I keep our keys on a hooks by the front door (house keys, car key, pool key, mail key etc) and I grab what i need to go, DS takes his key when he leaves for swim club or a friends house.  When we come home we hang them back up.

 

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IHaving a key on a hook that she can just take on days that she needs it would probably be good combined with this. That way if she is staying with her dad and he starts to bug her about it, she can truthfully answer "I don't have the key now, it's at Mom's." 

 

I can also return dad's keys to him, or give them to DD and have her be the one to run inside and find things. I think he already gets that I don't want to go inside his house, because I generally ask him to leave things outside for me.

 

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i was wondering if you could return his keys and tell him you would prefer not to go into his house. that instead he could give the keys to dd and she could go into the house to get anything. 

 

and tell him you'd like the same - IF you think he will honor that. and that should take care of the issue.

 

And to answer the question... is someone always home to let her in? The answer is yes, so far. We've all probably been a little overprotective of DD. I think this is partly a function of her being the precious only child and a late bloomer herself, and also partly that we live in a very urban environment... not the kind of town where you can let the kids walk home from school or ride bikes with their friends through the neighborhood without an adult. It's kind of sad, I know (my own childhood was so different), but it's what we are stuck with for the time being. Long story. At the same time, she's 13 now and needs to begin to spread her wings and be more independent, so finding a way to give her this access is part of that developmental step.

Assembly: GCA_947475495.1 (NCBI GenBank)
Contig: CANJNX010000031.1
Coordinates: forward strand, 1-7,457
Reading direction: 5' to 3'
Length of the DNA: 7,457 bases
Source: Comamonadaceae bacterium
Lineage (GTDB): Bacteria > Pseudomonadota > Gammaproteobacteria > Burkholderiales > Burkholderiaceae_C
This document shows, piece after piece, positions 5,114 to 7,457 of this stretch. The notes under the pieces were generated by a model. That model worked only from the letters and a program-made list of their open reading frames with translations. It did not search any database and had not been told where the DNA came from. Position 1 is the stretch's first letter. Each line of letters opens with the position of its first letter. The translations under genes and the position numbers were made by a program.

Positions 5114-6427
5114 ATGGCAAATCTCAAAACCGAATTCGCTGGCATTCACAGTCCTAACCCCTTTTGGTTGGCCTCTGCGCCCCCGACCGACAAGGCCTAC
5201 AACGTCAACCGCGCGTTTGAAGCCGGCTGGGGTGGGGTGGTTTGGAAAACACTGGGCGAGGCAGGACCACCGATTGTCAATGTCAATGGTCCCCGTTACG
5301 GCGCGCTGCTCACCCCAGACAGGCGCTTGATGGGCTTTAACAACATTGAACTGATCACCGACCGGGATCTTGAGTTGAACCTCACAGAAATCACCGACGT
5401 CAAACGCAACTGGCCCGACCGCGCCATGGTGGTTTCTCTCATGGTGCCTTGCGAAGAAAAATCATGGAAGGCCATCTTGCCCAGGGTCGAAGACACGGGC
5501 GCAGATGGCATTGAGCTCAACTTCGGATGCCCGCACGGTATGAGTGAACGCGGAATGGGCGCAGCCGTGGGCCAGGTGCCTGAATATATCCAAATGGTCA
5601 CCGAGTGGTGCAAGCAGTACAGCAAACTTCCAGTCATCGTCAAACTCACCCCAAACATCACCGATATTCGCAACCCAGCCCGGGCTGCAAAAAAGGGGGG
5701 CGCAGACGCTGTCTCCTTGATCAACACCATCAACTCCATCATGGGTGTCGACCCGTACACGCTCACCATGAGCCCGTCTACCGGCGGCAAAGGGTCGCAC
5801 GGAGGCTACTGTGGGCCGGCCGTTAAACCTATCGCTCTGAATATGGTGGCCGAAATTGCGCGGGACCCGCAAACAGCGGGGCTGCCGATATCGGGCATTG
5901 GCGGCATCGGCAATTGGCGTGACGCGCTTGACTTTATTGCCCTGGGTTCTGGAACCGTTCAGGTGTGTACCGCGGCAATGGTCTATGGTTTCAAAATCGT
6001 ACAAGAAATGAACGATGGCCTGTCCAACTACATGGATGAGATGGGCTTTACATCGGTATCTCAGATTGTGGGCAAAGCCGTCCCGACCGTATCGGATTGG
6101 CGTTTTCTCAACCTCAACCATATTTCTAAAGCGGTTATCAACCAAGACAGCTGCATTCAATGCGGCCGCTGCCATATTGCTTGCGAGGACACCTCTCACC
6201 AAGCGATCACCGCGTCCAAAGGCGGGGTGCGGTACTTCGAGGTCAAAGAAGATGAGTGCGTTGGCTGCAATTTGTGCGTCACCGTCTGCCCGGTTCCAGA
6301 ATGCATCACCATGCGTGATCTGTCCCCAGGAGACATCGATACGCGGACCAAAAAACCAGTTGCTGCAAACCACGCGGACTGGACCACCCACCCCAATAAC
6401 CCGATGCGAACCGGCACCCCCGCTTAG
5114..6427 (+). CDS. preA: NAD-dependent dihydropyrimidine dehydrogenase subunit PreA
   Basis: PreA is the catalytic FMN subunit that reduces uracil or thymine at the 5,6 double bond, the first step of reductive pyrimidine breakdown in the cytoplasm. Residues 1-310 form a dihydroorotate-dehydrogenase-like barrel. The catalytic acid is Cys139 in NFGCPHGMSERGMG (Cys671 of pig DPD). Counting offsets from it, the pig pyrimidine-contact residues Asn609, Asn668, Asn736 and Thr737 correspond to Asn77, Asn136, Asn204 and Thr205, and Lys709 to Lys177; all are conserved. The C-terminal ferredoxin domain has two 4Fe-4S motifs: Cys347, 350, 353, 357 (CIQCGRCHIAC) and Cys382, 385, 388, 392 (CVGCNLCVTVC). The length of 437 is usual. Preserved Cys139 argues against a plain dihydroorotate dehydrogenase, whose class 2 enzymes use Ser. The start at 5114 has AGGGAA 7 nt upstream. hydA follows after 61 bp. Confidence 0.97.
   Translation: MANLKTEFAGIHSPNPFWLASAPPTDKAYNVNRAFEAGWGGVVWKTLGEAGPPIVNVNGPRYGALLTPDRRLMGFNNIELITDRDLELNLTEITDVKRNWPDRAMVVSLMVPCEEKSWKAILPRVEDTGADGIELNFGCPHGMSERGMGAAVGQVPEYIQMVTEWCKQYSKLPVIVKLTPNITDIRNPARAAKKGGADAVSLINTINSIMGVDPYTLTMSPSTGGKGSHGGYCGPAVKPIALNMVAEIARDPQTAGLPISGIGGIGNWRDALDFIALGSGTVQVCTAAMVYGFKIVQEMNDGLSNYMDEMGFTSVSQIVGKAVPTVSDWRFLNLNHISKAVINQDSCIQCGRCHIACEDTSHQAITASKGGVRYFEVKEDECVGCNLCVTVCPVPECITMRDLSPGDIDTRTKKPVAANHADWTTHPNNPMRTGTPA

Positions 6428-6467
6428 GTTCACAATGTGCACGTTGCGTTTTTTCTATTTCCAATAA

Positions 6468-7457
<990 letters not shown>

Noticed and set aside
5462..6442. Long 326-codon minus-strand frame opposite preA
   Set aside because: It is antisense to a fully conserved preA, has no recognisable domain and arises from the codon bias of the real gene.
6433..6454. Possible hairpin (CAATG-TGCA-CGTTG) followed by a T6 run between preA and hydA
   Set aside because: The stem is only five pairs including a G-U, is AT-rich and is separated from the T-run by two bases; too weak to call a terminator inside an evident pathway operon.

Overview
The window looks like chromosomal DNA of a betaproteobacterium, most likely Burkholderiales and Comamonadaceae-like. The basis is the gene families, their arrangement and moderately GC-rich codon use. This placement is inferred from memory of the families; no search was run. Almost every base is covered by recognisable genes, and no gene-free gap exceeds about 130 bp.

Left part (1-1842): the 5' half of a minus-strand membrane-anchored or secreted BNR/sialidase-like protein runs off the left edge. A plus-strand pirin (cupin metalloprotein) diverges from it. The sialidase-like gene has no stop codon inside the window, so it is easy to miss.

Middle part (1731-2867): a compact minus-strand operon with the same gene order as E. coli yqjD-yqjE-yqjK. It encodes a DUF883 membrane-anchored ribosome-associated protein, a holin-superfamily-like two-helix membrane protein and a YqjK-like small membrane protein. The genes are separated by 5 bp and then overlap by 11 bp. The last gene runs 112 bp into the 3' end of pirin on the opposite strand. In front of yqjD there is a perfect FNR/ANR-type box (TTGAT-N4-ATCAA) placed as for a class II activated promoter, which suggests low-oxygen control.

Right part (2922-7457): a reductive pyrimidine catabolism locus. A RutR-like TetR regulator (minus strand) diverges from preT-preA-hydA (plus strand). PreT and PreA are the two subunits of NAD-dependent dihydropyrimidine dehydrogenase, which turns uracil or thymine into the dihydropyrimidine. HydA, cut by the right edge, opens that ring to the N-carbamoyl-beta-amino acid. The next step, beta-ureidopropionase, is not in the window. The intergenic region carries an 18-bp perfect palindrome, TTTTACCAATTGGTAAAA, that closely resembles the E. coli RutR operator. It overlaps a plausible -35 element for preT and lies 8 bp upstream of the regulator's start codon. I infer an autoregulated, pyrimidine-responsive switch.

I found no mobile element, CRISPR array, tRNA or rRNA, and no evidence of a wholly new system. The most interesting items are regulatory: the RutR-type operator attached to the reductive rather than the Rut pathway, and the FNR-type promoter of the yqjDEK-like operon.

I know the moment is coming when I'll need to be more forthcoming with DD about her dad and my relationship with him (and I'm sure she already senses the way things really are), so maybe this is a little push in that direction, too. :o

 

Thank you all again so much for your wisdom about the many layers of this! I feel like I have some good ideas and feel a lot better about proceeding.


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#18 of 28 Old 09-16-2013, 08:26 PM
 
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This is a difficult situation. I think honesty is the best policy, if you decide to tell your dd about her father, I wouldn't disrespect him, but lay the truth on the table about why you don't feel comfortable about a man you aren't in a relationship in your house and that she needs to respect you by perhaps not mentioning the key and definitely not letting him use it or letting him in the house when you aren't home.